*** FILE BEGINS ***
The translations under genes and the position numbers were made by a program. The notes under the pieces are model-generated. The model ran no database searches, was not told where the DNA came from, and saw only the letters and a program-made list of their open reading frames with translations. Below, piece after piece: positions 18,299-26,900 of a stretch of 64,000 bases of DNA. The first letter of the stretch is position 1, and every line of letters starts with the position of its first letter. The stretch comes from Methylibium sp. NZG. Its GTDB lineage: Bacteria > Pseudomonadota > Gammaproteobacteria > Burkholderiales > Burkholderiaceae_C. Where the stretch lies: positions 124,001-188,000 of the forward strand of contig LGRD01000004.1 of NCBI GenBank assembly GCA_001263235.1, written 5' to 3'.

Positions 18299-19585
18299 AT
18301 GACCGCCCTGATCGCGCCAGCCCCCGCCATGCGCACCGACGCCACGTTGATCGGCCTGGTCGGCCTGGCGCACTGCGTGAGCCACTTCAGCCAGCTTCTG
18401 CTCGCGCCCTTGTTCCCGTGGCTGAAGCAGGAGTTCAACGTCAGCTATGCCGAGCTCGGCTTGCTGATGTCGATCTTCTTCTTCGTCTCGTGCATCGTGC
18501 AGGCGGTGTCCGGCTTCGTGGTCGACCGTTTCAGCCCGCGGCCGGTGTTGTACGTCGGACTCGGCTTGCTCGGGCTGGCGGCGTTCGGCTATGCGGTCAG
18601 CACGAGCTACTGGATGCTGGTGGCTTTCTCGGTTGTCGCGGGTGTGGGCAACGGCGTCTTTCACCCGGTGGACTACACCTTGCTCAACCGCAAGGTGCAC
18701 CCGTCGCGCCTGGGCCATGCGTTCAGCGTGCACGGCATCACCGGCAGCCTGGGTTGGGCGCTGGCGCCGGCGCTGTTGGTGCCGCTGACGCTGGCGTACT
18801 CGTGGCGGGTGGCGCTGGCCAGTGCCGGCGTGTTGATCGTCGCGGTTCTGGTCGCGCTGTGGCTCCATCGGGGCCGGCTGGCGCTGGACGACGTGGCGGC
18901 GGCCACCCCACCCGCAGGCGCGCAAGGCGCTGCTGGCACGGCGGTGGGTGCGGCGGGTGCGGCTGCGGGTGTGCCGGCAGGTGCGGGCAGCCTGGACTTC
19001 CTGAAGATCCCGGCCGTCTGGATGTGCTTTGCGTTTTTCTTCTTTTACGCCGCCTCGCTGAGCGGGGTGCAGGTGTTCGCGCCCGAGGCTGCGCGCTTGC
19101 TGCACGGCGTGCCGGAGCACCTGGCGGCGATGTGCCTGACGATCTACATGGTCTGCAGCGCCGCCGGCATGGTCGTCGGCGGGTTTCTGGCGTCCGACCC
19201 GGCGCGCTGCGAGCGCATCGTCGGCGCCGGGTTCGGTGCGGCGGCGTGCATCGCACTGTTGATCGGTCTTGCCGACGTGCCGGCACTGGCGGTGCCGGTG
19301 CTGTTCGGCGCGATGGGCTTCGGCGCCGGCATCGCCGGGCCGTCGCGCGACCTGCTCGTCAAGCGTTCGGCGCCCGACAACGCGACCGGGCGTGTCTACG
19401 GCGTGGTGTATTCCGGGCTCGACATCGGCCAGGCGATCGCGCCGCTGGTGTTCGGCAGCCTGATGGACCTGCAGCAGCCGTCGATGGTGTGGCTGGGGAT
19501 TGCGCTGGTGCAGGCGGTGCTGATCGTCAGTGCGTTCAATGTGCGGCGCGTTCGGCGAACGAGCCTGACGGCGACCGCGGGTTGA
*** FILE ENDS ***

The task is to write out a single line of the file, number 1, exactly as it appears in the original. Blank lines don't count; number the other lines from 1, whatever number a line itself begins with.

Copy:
The translations under genes and the position numbers were made by a program. The notes under the pieces are model-generated. The model ran no database searches, was not told where the DNA came from, and saw only the letters and a program-made list of their open reading frames with translations. Below, piece after piece: positions 18,299-26,900 of a stretch of 64,000 bases of DNA. The first letter of the stretch is position 1, and every line of letters starts with the position of its first letter. The stretch comes from Methylibium sp. NZG. Its GTDB lineage: Bacteria > Pseudomonadota > Gammaproteobacteria > Burkholderiales > Burkholderiaceae_C. Where the stretch lies: positions 124,001-188,000 of the forward strand of contig LGRD01000004.1 of NCBI GenBank assembly GCA_001263235.1, written 5' to 3'.